What are the Different Types of Nanoparticles?

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Nanotechnology deals with various structures of matter having dimensions of the order of a billionth of a meter. From the advent of nanotechnology, people realized that certain materials can exhibit different properties based on its size and shape.

It all started after the famous lecture, “There is plenty of room at the bottom” given by Richard Feynman on December 29, 1959. Nanomaterials are intermediate between macroscopic solid and of atomic and molecular systems.

Nanomaterials have certain properties which make them different from that of the bulk materials, including large fraction of surface atoms, high surface energy, spatial confinement, and reduced imperfections.

Different types of nanoparticles

Nanoparticles can be classified into different types according to the size, morphology, physical and chemical properties. Some of them are carbon-based nanoparticles, ceramic nanoparticles, metal nanoparticles, semiconductor nanoparticles, polymeric nanoparticles and lipid-based nanoparticles.

Carbon-Based Nanoparticles

Carbon-based nanoparticles include two main materials: carbon nanotubes (CNTs) and fullerenes. CNTs are nothing but graphene sheets rolled into a tube. These materials are mainly used for the structural reinforcement as they are 100 times stronger than steel.

CNTs can be classified into single-walled carbon nanotubes (SWCNTs) and multi-walled carbon nanotubes (MWCNTs). CNTs are unique in a way as they are thermally conductive along the length and non-conductive across the tube.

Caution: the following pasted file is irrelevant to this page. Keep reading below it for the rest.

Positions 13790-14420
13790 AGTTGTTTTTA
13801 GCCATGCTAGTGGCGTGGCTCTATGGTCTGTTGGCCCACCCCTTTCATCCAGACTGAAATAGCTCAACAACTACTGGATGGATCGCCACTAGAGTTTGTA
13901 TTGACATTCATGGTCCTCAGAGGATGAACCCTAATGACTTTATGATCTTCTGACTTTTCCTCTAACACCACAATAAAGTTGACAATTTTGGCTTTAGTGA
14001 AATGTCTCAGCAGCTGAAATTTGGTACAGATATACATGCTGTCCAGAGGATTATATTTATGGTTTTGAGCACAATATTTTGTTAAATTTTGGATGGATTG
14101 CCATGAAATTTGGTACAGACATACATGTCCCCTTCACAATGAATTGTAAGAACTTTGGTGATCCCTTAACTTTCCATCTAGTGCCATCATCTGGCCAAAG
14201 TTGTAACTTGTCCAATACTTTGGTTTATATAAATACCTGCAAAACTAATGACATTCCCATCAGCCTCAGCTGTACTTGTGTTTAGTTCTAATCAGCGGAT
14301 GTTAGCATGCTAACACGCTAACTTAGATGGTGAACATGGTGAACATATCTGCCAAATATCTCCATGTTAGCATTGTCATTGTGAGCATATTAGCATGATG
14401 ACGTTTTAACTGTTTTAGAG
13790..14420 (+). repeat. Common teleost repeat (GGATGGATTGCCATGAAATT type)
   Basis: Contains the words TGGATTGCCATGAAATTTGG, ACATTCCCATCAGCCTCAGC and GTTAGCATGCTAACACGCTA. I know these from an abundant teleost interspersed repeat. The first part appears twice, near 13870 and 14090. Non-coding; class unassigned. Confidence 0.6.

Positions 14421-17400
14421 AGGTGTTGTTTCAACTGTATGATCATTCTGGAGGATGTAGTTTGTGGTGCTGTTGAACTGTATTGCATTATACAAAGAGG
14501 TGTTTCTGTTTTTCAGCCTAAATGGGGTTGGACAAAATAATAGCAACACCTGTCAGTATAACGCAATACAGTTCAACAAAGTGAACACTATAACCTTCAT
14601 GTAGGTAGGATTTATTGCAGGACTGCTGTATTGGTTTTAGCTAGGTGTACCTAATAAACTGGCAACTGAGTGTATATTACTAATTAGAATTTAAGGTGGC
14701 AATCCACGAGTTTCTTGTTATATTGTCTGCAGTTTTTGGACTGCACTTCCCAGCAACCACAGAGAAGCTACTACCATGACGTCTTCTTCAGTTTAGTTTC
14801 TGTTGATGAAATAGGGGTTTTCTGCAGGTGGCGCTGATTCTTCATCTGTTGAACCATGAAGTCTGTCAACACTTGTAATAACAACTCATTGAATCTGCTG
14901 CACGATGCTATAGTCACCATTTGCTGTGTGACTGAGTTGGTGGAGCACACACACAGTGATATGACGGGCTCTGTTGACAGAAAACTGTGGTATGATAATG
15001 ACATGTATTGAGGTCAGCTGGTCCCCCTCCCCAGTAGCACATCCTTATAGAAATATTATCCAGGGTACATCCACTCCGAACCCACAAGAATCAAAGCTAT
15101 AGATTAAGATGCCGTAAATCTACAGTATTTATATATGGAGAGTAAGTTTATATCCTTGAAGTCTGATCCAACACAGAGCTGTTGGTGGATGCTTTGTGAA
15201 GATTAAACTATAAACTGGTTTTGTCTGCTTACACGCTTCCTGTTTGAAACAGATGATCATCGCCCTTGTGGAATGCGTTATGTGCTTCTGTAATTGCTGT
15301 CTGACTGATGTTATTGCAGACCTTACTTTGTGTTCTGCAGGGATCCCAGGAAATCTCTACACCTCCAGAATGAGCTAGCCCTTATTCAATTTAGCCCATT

Fullerenes are the allotropes of carbon having a structure of hollow cage of sixty or more carbon atoms. The structure of C-60 is called Buckminsterfullerene, and looks like a hollow football. The carbon units in these structures have a pentagonal and hexagonal arrangement. These have commercial applications due to their electrical conductivity, structure, high strength, and electron affinity.

Ceramic Nanoparticles

Ceramic nanoparticles are inorganic solids made up of oxides, carbides, carbonates and phosphates. These nanoparticles have high heat resistance and chemical inertness. They have applications in photocatalysis, photodegradation of dyes, drug delivery, and imaging.

By controlling some of the characteristics of  ceramic nanoparticles like size, surface area, porosity, surface to volume ratio, etc, they perform as a good drug delivery agent. These nanoparticles have been used effectively as a drug delivery system for a number of diseases like bacterial infections, glaucoma, cancer, etc.

Metal Nanoparticles

Metal nanoparticles are prepared from metal precursors. These nanoparticles can be synthesized by chemical, electrochemical, or photochemical methods. In chemical methods, the metal nanoparticles are obtained by reducing the metal-ion precursors in solution by chemical reducing agents. These have the ability to adsorb small molecules and have high surface energy.